"Orson Welles' Don Quixote" is a trippy and playful adaptation of the venerable novel that starts pretty much as expected. Don Quixote(Francisco Reiguera) is an aging landowner who decides, after a copious amount of reading of romantic adventures, to don an ancient set of armor and to have a series of (mis)adventures with Sancho Panza(Akim Tamiroff), a peasant friend, as his squire much to his perpetual consternation, in search of his beloved Dulcinea and giant windmills to battle. As austere as the budget seems to be, at least they could afford horses and the windmill sequence is captured with imagination. What sets this version apart and is the most jarring detail is its being set in the present day as Quixote brutally attacks a Vespa.(If he only waited a few decades, he would have found a much more deserving target in an SUV.) The time is important because after a while Orson Welles takes the story away from the book as Sancho Panza finds himself acting in a movie called "Don Quixote" by Orson Welles. It is evident that Don Quixote, who lives in a land that is better than the real one was, appeals to the dreamer in all of us, especially Welles. Contrary to this theory is an extended sequence revolving around a bullfight, which indicates he might have been more interested in filming the people of Spain than its classic literature which not counting Terry Gilliam might disprove the rumor of a curse being associated with films of "Don Quixote," as this was not the only incomplete work Welles left behind.(This was finished after his death.) On the other hand, "Farscape" was canceled shortly after its own take on "Don Quixote." So what do I know?
This reconstruction of Orson Welles' unfinished "Don Quixote" didn't offend me quite as much as it offended some other Welles fans -- hey, at least his long-time girlfriend Oja Kodar is credited as a consultant.
Erratically filmed between 1955 and 1969 (mostly in 1957), this choppy footage has dialogue dubbed by contemporary actors -- and not very well. Beyond issues of artistic purity, this awkwardness is the film's worst handicap. It's also somewhat distasteful that the person who reads Welles' typically droll, witty narration is a calculated impersonator. But some interesting ideas emerge anyway. This is not your usual "Don Quixote" adaptation. Sure, it starts in a traditional way, but once Quixote and Sancho Panza reach the city, the story turns more surreal and self-reflexive. The time period turns out to be contemporary (surprise), yet Quixote and Panza are not informed about modern technology. Quixote's first delusional battle is with an evil motor scooter, and Panza spends a substantial, somewhat irritating amount of time asking people where to find the "noisy little box" (a television set) that he happened upon earlier. But this world recognizes Quixote and Panza and, furthermore, famous director Orson Welles is in town shooting a version of their story and just might need them for the lead roles. (Apparently, some of the Welles material is little more than home movies of Spain shot for an unrelated travelogue documentary.) Another interesting quirk is that the Welles-like narrator occasionally breaks convention and directly speaks with Panza.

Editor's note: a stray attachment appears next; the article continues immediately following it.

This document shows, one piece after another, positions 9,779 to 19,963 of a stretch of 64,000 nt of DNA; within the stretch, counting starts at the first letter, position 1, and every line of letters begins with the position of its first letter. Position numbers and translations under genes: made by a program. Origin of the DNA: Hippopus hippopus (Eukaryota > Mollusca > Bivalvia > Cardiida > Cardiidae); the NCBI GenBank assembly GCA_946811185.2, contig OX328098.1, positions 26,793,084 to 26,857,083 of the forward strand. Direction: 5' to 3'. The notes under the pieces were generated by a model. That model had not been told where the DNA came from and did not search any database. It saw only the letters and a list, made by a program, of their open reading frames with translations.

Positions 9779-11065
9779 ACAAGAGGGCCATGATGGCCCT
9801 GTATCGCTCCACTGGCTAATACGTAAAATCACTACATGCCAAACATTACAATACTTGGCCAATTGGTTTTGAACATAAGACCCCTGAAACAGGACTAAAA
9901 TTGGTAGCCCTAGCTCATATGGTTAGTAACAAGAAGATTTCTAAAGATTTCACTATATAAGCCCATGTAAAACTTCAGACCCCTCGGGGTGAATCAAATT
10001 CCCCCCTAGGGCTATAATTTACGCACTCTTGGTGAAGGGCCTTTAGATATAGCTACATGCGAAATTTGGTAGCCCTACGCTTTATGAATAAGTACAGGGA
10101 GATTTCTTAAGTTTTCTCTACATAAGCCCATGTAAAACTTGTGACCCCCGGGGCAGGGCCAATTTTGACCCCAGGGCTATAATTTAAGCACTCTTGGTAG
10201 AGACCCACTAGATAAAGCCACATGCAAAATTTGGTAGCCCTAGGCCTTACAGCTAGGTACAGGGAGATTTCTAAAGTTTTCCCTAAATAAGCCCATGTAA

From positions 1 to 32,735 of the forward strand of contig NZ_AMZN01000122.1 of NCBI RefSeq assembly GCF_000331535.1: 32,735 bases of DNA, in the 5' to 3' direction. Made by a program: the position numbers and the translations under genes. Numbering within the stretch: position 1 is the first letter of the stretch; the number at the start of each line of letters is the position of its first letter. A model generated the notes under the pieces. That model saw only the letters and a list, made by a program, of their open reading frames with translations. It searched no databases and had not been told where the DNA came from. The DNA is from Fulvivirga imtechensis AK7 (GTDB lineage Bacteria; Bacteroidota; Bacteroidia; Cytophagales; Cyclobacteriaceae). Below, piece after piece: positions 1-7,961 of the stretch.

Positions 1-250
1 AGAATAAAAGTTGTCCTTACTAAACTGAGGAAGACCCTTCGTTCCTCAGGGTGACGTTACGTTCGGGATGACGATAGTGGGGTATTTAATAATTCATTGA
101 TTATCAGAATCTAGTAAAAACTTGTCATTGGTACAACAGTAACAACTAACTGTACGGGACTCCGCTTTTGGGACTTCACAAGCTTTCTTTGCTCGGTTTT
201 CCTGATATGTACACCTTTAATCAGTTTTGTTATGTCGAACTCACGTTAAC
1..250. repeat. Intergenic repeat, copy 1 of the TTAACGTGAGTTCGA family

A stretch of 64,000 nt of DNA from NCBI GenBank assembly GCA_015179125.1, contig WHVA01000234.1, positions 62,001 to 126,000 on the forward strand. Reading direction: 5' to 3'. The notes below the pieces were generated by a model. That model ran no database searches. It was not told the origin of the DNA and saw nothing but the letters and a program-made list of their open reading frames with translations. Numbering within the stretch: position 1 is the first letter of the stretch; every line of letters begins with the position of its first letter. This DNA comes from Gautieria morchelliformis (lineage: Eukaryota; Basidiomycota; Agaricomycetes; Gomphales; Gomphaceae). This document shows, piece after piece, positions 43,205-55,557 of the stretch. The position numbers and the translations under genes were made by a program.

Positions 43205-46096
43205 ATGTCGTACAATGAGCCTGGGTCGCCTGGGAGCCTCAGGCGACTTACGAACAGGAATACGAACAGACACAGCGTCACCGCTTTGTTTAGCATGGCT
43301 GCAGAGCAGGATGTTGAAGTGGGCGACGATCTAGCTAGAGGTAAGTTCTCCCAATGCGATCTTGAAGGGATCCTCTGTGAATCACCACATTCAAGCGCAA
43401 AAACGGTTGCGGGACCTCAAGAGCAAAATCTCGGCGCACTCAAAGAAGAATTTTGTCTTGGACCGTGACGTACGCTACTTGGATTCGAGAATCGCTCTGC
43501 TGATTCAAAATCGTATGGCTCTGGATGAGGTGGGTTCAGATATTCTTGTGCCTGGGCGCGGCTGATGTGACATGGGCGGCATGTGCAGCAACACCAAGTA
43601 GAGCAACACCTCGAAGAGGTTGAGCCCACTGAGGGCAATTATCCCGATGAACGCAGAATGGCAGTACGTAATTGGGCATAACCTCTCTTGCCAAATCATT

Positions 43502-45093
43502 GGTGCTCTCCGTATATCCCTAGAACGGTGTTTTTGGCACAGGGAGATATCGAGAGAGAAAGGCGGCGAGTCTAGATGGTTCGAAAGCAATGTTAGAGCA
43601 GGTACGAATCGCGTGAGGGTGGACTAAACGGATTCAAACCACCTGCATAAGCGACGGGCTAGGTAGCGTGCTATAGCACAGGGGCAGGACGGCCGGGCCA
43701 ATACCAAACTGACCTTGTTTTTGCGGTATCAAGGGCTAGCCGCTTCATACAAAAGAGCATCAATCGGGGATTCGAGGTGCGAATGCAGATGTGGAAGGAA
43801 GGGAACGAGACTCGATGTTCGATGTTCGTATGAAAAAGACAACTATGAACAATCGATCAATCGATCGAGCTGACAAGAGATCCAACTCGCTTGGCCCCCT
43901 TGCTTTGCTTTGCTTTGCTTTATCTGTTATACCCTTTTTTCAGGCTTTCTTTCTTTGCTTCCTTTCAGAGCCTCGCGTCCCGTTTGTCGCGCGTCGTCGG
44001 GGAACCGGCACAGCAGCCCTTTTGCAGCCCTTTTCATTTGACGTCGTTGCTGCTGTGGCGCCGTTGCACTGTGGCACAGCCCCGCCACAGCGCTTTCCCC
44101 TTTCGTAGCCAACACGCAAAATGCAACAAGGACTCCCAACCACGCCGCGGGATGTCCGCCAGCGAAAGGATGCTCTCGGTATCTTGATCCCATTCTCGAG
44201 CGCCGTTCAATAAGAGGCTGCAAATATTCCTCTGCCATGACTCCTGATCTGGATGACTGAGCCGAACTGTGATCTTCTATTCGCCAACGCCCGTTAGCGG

Director Jesus Franco (who worked on Welles' "Chimes at Midnight") is responsible for this assemblage, for better or worse. He pieced together his own version of the famous windmill-tilting scene (Welles had a different idea for the sequence that went unrealized), and possibly went against Welles' wishes in using the legendary director as an onscreen presence.
"Don Quixote" has little of the distinctive camera angles and lighting that one might expect from an Orson Welles project, but it should intrigue film buffs despite its dubious credibility.